Adding insult to injury, EPA, through President Obama’s entire tenure, has made matters worst for communities all across the United States. One of the other major zits on the EPA’s ugly face was the series of unfortunate events that unfolded in Colorado many, many months ago. On the state’s Western Slope, the EPA single handily cocked-up the Gold King Mine incident, during the play out and in the latter.
In 2015, EPA vetted and contracted personnel who, with negligence, mistakingly opened up a seepage of pollutants from a defunct mine site and allowed for over 3 million of orange-colored water containing 900,000 pounds of heavy metals, like arsenic, cadmium, lead and mercury into a creek way that directly feeds into the main arteries of the Animas River. In effect, the incidental discharges infected waterways in three states that garnered billions of dollars in damages.
Though efforts have been lead by state and tribal officials to hold the government accountable for its own mistake, the EPA denied a $1.2 billion payment package to assist in on-going clean up and for reparations for local communities.
Other embarrassments leave the EPA, and Obama’s legacy tattered. People who even favor the efforts of the lame-duck administration have called such efforts “mixed,” rather than just fully successful.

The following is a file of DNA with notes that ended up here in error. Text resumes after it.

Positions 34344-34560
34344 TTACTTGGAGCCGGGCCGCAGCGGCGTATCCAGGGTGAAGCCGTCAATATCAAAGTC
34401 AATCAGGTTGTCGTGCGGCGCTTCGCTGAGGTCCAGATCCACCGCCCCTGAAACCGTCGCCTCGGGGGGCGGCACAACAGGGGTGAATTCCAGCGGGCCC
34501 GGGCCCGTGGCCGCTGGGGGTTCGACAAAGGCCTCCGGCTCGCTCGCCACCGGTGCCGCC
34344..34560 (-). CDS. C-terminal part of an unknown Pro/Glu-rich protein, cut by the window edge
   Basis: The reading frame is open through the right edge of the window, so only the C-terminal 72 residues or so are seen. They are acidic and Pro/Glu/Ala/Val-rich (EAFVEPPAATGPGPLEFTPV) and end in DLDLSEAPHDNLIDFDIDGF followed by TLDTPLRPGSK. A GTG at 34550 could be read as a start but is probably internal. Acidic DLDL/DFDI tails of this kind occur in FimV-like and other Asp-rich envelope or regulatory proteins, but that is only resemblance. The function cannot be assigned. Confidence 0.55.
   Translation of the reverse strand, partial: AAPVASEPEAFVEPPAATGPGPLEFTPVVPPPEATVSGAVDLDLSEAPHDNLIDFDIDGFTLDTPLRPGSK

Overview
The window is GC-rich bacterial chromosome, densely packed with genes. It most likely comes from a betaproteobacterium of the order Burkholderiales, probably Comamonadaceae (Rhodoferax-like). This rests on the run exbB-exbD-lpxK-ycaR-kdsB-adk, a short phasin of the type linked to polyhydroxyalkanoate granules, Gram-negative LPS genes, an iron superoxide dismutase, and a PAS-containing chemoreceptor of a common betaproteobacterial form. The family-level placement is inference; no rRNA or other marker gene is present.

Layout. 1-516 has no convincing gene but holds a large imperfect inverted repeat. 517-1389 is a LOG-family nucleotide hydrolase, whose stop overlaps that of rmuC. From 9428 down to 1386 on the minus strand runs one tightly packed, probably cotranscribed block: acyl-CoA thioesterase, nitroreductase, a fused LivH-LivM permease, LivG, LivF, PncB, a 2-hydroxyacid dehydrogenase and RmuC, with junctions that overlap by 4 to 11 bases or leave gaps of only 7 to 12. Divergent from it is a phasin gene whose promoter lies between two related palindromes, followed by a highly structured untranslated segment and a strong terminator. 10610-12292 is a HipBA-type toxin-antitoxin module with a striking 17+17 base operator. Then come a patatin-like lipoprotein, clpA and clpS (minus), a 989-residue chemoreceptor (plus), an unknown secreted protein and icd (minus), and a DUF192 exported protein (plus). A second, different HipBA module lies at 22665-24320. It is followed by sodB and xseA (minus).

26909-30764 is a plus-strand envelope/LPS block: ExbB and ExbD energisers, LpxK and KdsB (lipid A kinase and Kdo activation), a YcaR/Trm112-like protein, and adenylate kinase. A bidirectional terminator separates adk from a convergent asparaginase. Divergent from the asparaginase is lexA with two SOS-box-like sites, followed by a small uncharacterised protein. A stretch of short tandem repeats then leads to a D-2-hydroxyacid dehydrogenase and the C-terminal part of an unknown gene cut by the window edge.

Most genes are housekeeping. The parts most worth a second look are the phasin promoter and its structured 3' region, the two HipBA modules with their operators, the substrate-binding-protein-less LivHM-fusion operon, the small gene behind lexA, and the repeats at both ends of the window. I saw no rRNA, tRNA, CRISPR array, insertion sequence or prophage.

Though such groups are teaming with leftists that have different portions of beef to pick with Obama’s legacy, they all conclude the same thing: Obama wasn’t the green crusader so many think he is. In an op-ed for The Jackson Sun, one columnist points out that he “once boasted of increasing oil and gas production under his administration.” However, in the very same op-ed, the columnist, Leon Kolankiewicz, has argued that Trump’s presidency is a, essentially, a curse calling him the “anti-Roosevelt.”
In the sake of concluding my portion of a neverending argument, Obama has done nothing to promote economic growth and has stripped the private sector of the ability to maintain the environment as several economic and private interests see fit. Trump, though I am optimistic, needs to move this government from central planning tendencies and needs to promote free markets while being pro-business. The solution is simply to allow free markets to succeed.
On record, private organizations have had better success than governmental intervention in managing wildlife and environmental impact. With an emphasis on property rights and the self-anointing want for environmental stewardship because of economic growth and space for free enterprise, environments will improve without the government.
“…We should try to find ways to establish accountability (along with the freedom and incentive to innovate) by establishing or strengthening property rights,” states Property and Environment Research Center senior associates Richard Stroup and Jane Shaw in a highly cited 1992 essay on free market environmentalism.
With such things in place, we can move forward with Trump, only if he is willing to join us. As for Obama, his environmental legacy is dead and nothing has improved, economically, in regards to environmental regulation. In fact, things only worsened. Now, though, we need to engage and act to prevent even more catastrophe.